Even as this human ignominy is battled by the better forces of society, finger pointing on racial, religious or cultural grounds is shortsighted and undermines the holistic approach that must be brought to the fight. Every race is guilty of horrific crimes perpetrated by men against women. There are ledgers to fill of Caucasians killing their wives and preferring to serve prison sentences than live to see their wives “enjoy” another dime of their wealth. I have heard a worrisome number of black men talk about “breaking” their wives with snake beatings. We are familiar with the Indian culture wherein women are roasted alive if they have “know a man” outside of marriage, thereby bringing great and irreparable shame to the family honor. I don’t know the God who endorses criminal conduct as justification for sin.
On September 20th in Atlanta, Women are Core will be having a 3k Ran/Walk to continue raising awareness on the plight of women in South Sudan. According to Lema Nsah, President of the organization that is local to Atlanta but has a global outlook, Women are Core is coming of age, amongst other things, as a voice to women who have been violated and left voiceless by spouses, abused by ruthless men and spat on by society. Only 1 in 10 women are able to read and write in South Sudan; 1 in 7 women die in pregnancy or childbirth; girls marry between the ages of 15 and 19 years. According to Human Rights Watch, girls who resist marriage are often “cruelly beaten, verbally abused, and threatened with curses, or taken to the police to coerce them into marriage. In some cases, they were held captive and even murdered by their families.” Sounds familiar?
Rationalizing calls for the NFL Commissioner to Resign
In the heart of this human tragedy there is the apology of Ray Rice to the NFL boss, Roger Goodell, which should be haunting and revealing. A source told the sports TV show “Outside the Lines” that Ray Rice “made it clear he had hit her, and he told Goodell he was sorry and that it wouldn’t happen again.”
Taken for what it is, the apology does not reveal Ray Rice as one who is in a position of strength. It shows an individual who is looking up, with trepidation, at the one to whom he is apologizing. And this makes perfect sense because Commissioner Goodell controls the purse strings and could cut him loose from the NFL, like he has eventually done under pressure.
But the other salient fact that no one seems to be highlighting at this point, is that the Ray Rice apology to the commissioner on June 16th portrays almost a father and son relationship, or a yearning thereof. They are words of contrition by a son to his father, or God father. I believe that Ray Rice came to his God Father a truly contrite son, needing forgiveness and assurance that all will be well with his contract. This father-son relationship readily explains why Commissioner Goodell could not have thrown Ray under the bus at the first sign of trouble.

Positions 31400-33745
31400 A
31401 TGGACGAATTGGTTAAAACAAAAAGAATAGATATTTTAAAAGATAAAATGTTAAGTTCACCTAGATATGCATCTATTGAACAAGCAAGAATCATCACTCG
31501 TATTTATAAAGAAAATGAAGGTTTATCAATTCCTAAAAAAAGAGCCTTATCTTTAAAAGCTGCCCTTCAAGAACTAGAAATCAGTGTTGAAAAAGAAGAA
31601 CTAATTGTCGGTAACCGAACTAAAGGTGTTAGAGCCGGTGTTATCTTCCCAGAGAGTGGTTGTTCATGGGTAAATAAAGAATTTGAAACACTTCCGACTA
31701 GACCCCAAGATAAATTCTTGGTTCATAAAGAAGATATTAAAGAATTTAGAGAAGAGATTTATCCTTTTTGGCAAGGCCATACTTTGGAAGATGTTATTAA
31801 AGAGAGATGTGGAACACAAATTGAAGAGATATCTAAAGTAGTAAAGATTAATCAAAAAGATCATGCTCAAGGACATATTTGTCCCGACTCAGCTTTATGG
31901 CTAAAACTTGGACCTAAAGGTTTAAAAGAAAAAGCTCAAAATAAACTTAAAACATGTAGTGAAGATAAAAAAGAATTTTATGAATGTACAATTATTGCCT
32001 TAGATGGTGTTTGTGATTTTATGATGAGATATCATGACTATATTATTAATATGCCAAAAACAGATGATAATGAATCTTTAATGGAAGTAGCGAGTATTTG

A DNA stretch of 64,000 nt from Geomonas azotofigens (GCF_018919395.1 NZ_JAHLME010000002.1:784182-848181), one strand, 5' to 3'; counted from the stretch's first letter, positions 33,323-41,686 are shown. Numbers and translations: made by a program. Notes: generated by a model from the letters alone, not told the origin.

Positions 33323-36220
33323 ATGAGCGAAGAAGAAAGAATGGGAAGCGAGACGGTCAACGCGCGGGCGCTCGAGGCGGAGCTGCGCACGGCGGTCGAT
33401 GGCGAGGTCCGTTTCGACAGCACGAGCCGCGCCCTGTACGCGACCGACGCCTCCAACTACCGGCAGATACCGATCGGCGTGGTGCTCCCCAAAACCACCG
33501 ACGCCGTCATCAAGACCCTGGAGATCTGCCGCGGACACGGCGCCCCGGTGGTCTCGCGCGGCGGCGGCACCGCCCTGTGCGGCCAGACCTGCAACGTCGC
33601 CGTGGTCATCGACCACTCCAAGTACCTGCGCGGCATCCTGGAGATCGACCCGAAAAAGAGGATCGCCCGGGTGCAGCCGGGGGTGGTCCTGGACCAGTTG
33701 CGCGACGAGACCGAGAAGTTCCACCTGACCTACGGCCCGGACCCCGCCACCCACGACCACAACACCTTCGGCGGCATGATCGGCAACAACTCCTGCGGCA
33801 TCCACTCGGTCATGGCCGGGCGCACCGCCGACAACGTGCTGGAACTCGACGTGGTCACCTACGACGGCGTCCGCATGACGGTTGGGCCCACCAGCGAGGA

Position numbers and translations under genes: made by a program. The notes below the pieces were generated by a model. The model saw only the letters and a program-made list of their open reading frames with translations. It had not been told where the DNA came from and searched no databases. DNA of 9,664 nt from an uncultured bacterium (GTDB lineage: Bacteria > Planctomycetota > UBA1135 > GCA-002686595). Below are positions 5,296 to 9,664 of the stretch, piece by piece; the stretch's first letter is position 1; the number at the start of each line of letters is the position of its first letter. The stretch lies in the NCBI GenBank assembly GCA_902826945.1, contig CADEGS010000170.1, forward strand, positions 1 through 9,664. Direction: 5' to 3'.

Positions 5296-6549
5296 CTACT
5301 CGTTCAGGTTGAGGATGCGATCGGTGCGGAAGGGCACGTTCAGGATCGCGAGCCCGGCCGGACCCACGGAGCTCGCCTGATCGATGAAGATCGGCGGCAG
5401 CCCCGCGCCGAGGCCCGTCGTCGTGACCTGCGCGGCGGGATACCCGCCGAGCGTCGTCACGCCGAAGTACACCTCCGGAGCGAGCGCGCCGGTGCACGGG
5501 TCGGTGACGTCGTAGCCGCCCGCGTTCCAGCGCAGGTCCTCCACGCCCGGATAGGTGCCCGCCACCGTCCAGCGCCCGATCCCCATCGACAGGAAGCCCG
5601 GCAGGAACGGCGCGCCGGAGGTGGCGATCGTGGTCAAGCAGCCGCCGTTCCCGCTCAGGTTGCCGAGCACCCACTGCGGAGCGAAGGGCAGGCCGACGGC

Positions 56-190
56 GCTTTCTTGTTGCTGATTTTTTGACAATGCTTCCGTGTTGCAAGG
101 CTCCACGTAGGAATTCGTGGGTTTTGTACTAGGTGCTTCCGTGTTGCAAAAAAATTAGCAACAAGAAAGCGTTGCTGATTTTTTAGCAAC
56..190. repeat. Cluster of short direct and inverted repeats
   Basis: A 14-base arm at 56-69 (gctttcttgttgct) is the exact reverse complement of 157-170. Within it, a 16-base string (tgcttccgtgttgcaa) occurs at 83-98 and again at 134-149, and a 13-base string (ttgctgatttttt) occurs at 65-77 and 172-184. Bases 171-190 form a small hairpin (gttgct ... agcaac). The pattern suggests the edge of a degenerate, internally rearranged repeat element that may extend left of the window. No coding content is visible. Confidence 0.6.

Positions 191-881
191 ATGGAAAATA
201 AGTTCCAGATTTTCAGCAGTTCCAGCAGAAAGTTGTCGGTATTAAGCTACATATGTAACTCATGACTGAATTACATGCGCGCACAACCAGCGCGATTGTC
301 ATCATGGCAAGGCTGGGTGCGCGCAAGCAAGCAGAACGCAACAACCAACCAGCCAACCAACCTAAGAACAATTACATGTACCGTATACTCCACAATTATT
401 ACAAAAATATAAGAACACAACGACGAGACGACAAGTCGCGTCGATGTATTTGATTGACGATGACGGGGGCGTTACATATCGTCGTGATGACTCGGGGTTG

The truth of the matter, however, is that these leagues – NBA, NFL …etc, provide the most structured family environments that some of these men have ever known. Unfortunately, these leagues are also products of same society where parents see no wrong in the actions of their kids, especially the boys that rape girls at school and all of it is covered up. We have to teach our kids, irrespective of our origins, irrespective of our cultures, irrespective of our race, and irrespective of our religion, that thou shall not lift your hand on a woman, ever! It is why the calls for the resignation of Commissioner Goodell are only going to grow louder, because his failure represents the failure of the larger society to nip this behaviour in the bud.
Finally, one must find issue with those who are blaming the Bible (Colossians 3:18) for the violence against women. It is but fair to read the chapter in context, particularly paying attention to the verses following verse 18, in order to understand the issues of the day that Paul was inspired to address in his letter to the Christians in Colossae.
18) Wives, submit to your husbands, as is fitting for those who belong to the Lord.
19) Husbands, love your wives and never treat them harshly. (Other translations say “Husbands, love your wives as Christ Loved his Church” – what does that mean? Christ on Cross! Die for your wife, not batter or kill your wife!)
20) Children, always obey your parents, for this pleases the Lord. 21) Fathers, do not aggravate your children, or they will become discouraged.
I have no need for friends that beat up on their wives, and I hope you can make a stand and keep your hands off of your wife. Let us join hands in taking a stand against cowards. Join Dunia Magazine and Women are Core in restoring some modicum of dignity to the woman who has known no peace from the coward and abuser. Let us challenge ourselves to be her protector, to speak up for her. Will you be your sister’s keeper?